Suppose you’ve ever needed to manage pain, improve sleep quality, reduce your overall stress or anxiety, soothe sore joints, ease the discomforts of labor, improve your digestion, or boost your immune system. In that case, you’ve likely looked around for various solutions to those issues.
Many interested in alternative health therapies are now turning to aromatherapy to address these issues.
Is aromatherapy a fad?
While some look at aromatherapy with skepticism, the truth is that using essential oils for women (or anyone) to promote well-being and overall health has been around for thousands of years.
Indeed, many ancient cultures from China, Persia, Egypt, and India all employed aromatherapy in one fashion or another. Today, the practice has gained standing in some areas of modern medicine and science. Because of that, one can hardly claim that aromatherapy is simply a passing fancy.
It’s thought that aromatherapy works by stimulating the nose’s smell receptors. These then send signals through the body’s nervous system to the part of the brain that controls your emotions.
When used as directed, essential oils are generally safe. It’s important to note, though, that the U.S. Food and Drug Administration (FDA) doesn’t regulate essential oils.
But should you hire an aromatherapist?
The answer to that question depends on whether you believe essential oils are able to provide the healing benefits you may be seeking. If you do, it may be worth your while to seek out and hire an aromatherapist who has studied to gain certification in this field of alternative medicine.
That’s true even if you’ve been using essential oils yourself for years. An aromatherapist with experience can often provide you with invaluable insight that you may not garner on your own.
For example, a knowledgeable aromatherapist can accurately answer any questions you might have on issues such as potential interactions between any medications you might be taking and the essential oils you want to use. They can also help with things like dosage and application methods.
Remember to ask about fees because most aromatherapists set their own. Check around and compare. Also be sure to ask if the cost of materials is included in any visit charges.
What does an aromatherapist do?
Anyone who calls themselves an aromatherapist must be proficient with the tools of the trade. They need to know how to professionally infuse natural oils with essential oils and properly apply them to their patients’ bodies.
Examples of these types of tools are:
- Aromatic spritzers
- Bathing salts
- Body oils, lotions, or creams for topical application or massage
- Clay masks
- Dry evaporators
- Facial steamers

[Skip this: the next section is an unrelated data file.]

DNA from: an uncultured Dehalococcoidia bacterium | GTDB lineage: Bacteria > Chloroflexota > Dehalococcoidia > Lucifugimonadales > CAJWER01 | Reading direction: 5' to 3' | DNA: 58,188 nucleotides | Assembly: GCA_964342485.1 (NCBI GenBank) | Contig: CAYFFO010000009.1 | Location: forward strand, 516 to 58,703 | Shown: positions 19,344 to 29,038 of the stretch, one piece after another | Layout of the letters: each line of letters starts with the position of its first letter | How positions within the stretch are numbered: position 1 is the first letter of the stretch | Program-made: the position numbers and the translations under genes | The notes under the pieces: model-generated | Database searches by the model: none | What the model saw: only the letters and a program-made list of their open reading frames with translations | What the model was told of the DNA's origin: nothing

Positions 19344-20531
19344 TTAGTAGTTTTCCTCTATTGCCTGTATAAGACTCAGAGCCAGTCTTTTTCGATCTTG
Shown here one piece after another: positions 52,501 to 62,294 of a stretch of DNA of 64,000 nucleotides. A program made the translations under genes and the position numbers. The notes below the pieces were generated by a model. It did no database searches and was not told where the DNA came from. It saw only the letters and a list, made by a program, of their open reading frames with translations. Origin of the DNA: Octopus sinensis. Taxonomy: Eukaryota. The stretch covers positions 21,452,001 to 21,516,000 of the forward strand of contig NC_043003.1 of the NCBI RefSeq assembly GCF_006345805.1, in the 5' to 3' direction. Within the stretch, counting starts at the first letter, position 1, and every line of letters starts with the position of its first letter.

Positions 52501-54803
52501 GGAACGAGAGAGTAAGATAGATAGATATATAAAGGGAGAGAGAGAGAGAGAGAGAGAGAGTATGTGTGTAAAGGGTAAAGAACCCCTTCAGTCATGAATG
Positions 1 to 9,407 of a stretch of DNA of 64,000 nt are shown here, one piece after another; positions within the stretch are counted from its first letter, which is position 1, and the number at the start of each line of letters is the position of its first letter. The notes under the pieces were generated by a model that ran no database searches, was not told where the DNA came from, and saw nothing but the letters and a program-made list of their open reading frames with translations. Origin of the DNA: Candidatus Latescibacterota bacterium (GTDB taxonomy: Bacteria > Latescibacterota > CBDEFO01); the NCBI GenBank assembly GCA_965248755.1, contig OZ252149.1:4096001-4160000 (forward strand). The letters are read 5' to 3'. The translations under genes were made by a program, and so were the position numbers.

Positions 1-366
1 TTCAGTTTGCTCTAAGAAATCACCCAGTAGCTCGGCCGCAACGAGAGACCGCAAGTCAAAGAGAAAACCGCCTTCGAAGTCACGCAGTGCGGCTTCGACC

- Hot and cold compresses
It’s also possible that they’ll use oils that the patient must inhale or consume orally. A professional aromatherapist must know how to use hydrosols. They must also know how to use essential oils to take their clients through relaxation techniques, massage, and detoxification.
It’s important to know that aromatherapists don’t provide any medical diagnosis. Neither do they treat medical conditions, as specified by the National Association of Holistic Aromatherapy (NAHA).
Rather, the NAHA expects aromatherapists to adapt their knowledge of essential oils to the clients’ needs, whether for relaxation or aesthetic purposes.
For example, the aromatherapist may feel it is necessary to combine essential oils in a mixture that is unique to the client. The aromatherapist needs a deep understanding of the oils involved and how they work together to ensure their treatments are tailored to the individual.
Most aromatherapists work full- or part-time from home, running a private practice with their own shop, and are self-employed. However, many also work in spas, yoga studios, or medical clinics.
Make sure your aromatherapist is certified
Although they aren’t required to be licensed like a medical professional (there are guidelines, of course, but these are not enforced or monitored by any regulatory body), aromatherapists are able to gain certification through the NAHA. Acquiring certification takes about 200 hours of practice and training in aromatherapy.
Also, those who wish to become certified aromatherapists must obtain a deep understanding of anatomy and physiology. Those certified through the NAHA will also learn about botany subjects, techniques for blending chemicals and oils, and how to apply them to the human body in a safe manner.
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